I was having a day. Not a bad day, but a day when it felt like the surprises that were coming brought more challenges than smiles, and a string of opportunities to make a difference left me feeling like a slowly unclenching fist.

As I walked through the counseling department, having safely escorted a couple of students to a person who could help them out, I looked up and spotted one of my amazing teachers sitting at her desk in a common planning room.

She smiled, as she always does, and asked me if I had a minute. Clench. “Sure,” I answered, always attempting to be a gentleman. And then she surprised me.

Screen Shot 2018-04-18 at 1.47.49 PM“I had my kids do this in class,” she said, lifting a pile of manilla folders from her desk and bringing them over to the table where I’d sat down. “It’s about organization.” She sat down next to me. “Here.” She opened the top folder and took out a stack of photographs of sea creatures: a translucent squid, an octopus, an anemone or two.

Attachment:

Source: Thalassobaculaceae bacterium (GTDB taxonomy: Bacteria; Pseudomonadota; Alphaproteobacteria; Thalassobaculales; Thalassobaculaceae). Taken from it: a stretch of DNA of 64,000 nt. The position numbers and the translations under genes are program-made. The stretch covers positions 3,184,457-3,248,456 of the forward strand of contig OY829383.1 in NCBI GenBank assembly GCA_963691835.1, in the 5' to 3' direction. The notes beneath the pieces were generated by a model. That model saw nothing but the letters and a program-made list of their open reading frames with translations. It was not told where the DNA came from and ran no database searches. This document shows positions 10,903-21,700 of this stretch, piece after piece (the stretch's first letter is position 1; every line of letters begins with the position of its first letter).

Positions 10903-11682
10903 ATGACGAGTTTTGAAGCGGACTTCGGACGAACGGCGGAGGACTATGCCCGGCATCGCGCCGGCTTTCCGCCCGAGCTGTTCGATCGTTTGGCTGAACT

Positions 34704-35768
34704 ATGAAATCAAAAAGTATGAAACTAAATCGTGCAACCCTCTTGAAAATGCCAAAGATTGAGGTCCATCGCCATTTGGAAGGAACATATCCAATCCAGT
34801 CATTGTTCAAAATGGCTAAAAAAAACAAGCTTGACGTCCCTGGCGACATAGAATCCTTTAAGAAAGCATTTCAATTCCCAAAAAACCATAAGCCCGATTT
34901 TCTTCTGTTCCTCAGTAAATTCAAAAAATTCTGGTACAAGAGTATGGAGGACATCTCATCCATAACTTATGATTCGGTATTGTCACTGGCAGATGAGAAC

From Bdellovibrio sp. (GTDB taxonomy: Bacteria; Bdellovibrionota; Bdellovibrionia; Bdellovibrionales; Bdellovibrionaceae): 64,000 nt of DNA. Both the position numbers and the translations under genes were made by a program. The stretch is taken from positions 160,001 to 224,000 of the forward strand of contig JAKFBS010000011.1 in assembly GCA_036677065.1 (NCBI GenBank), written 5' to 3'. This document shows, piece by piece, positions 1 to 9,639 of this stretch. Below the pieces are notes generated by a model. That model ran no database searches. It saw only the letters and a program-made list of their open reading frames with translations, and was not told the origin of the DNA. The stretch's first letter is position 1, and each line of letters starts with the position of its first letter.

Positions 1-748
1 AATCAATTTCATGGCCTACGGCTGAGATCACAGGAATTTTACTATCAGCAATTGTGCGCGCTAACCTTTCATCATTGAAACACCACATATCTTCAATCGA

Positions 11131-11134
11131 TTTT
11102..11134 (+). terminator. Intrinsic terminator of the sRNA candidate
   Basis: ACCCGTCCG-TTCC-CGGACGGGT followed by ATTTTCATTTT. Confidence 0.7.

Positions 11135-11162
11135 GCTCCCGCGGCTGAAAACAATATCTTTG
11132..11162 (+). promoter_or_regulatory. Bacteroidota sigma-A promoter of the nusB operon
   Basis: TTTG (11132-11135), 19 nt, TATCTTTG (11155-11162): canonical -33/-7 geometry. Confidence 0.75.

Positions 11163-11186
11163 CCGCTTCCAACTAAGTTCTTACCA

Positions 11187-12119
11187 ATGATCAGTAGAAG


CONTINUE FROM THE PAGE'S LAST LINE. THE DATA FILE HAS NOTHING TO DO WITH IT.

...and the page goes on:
For the next three or four minutes she led me through a sorting exercise that had us sitting shoulder to shoulder looking at the pictures and answering a series of questions, captured in a table created by a group of students. Does this creature have legs? If so, go to row “C.” If not, go to row “D” etc. etc. At the end of each trail of questions the creature in the picture got a silly name.

My teacher and I laughed. The photos moved from one stack to another. The weight of the day floated away like a brine shrimp on a rising tide.

It was a little thing that wasn’t a little thing.

Here was a teacher who spotted her principal not whistling, brow furrowed, having …a day. Rather than simply think I’m sure glad I’m not him she thought I wonder if I can help?

The truth: she did.